Ankara asked Damascus to offer the Muslim Brotherhood government posts in exchange for Turkey's support in ending rallies in Syria, an offer rejected by Bashar al-Assad, officials and diplomats said.
The plan, which would have required that at least a quarter of ministerial positions went to the currently banned organisation, was initially mooted over the summer.
"In June, Turkish Prime Minister Recep Tayyip Erdogan offered, if Syrian President Bashar al-Assad ensured between a quarter and a third of ministers in his government were members of the Muslim Brotherhood, to make a commitment to use all his influence to end the rebellion," a Western diplomat told AFP.
"The head of the Syrian state refused such a proposal," said the diplomat, who did not want to be named.
A European diplomat, who also spoke on condition of anonymity, confirmed that such a request had been sent to the Syrian leadership.
"The Turks proposed at first that the Muslim Brotherhood occupy four major ministries and explained that they are part of the political components of this country," the diplomat said.
The Muslim Brotherhood has been banned in Syria since the rise of the Baath Party to power in 1963. They unsuccessfully tried to organise the population against Assad's father and predecessor, Hafez, who brutally repressed a 1982 revolt in the city of Hama, leaving around 20,000 dead.
Law 49, issued in July 1980 and still in force, makes it a "criminal offence punishable by death to be affiliated with the Muslim Brotherhood."
Thousands of the organisation's members have languished in Syria's prisons for decades, though some have been released.
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On August 9, Turkish Foreign Minister Ahmet Davutoglu delivered a written message to Assad from President Abdullah Gul, who belonged to organisations close to the Muslim Brotherhood before forming Turkey's ruling Justice and Development Party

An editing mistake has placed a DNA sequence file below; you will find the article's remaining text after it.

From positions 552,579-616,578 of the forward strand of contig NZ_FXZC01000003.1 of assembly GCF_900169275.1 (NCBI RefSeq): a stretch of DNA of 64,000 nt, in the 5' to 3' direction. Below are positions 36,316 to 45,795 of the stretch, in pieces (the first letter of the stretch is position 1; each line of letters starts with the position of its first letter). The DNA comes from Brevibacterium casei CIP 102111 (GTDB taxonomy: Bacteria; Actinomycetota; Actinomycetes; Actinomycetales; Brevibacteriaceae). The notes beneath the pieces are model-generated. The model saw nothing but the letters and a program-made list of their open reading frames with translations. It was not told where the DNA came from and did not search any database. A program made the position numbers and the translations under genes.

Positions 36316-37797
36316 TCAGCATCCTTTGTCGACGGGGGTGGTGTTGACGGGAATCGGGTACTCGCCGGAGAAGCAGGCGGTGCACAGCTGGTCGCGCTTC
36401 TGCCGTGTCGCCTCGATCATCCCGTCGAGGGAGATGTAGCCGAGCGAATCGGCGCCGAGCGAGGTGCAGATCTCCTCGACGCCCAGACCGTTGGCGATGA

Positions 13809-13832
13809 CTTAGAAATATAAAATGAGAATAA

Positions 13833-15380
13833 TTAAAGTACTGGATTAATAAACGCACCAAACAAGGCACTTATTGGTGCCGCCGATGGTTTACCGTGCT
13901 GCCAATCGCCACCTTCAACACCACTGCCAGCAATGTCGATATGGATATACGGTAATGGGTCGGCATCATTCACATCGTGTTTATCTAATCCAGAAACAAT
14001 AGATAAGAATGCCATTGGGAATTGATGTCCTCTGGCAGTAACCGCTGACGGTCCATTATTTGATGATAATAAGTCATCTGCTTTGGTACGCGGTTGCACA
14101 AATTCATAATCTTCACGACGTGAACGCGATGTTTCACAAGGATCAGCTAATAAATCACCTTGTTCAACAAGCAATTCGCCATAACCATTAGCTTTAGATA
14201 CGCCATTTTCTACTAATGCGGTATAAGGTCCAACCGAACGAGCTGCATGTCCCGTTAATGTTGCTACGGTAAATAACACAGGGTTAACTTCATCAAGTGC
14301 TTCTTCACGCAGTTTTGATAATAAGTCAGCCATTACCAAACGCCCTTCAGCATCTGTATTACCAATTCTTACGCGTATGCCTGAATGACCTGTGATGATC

"We hope that some measures will be taken in the coming days to end the bloodshed and open the way to a process for political reform," Davutoglu said at Ankara airport upon his return from the one-day trip to Syria last month.
At the time, Davutoglu spent six and a half hours in talks, half of them one on one with the Syrian leader.
During those talks, he "called for the return of the Muslim Brotherhood in Syria," a Syrian official with knowledge of the talks said.
"President Assad told him that as individuals they could certainly come back and enjoy Syrian nationality, but never as a party, because they have a religious foundation which is incompatible with Syria's secular character."
Syria is home to 22 million people from different sects and religions. The majority of its inhabitants are Sunni Muslims, and it has a substantial Christian minority, but the country is ruled by the Alawite minority, a branch of Shiite Islam.
Assad's rejection of Turkey's proposal led to a dramatic worsening in ties between the two countries, and on August 28, Gul said Ankara had "lost our confidence" in the Syrian regime.
More recently, during a meeting with a delegation representing Christian associations in the Middle East, Assad said, according to several news outlets, that he "refused that Ottomanism would replace Arabism, or that Ankara would become the decision-making centre of the Arab world."
He also voiced his opposition to religious parties participating in Syrian politics because "this would allow the Muslim Brotherhood, which is headquartered in Ankara, to control the region."
Asked about the offer made to Damascus, an official in the Turkish foreign ministry told AFP: "This is the first I have heard of that, but we have always said (to Syria) that if you do not share power through elections, and if you do not make reforms ... things will become difficult for you."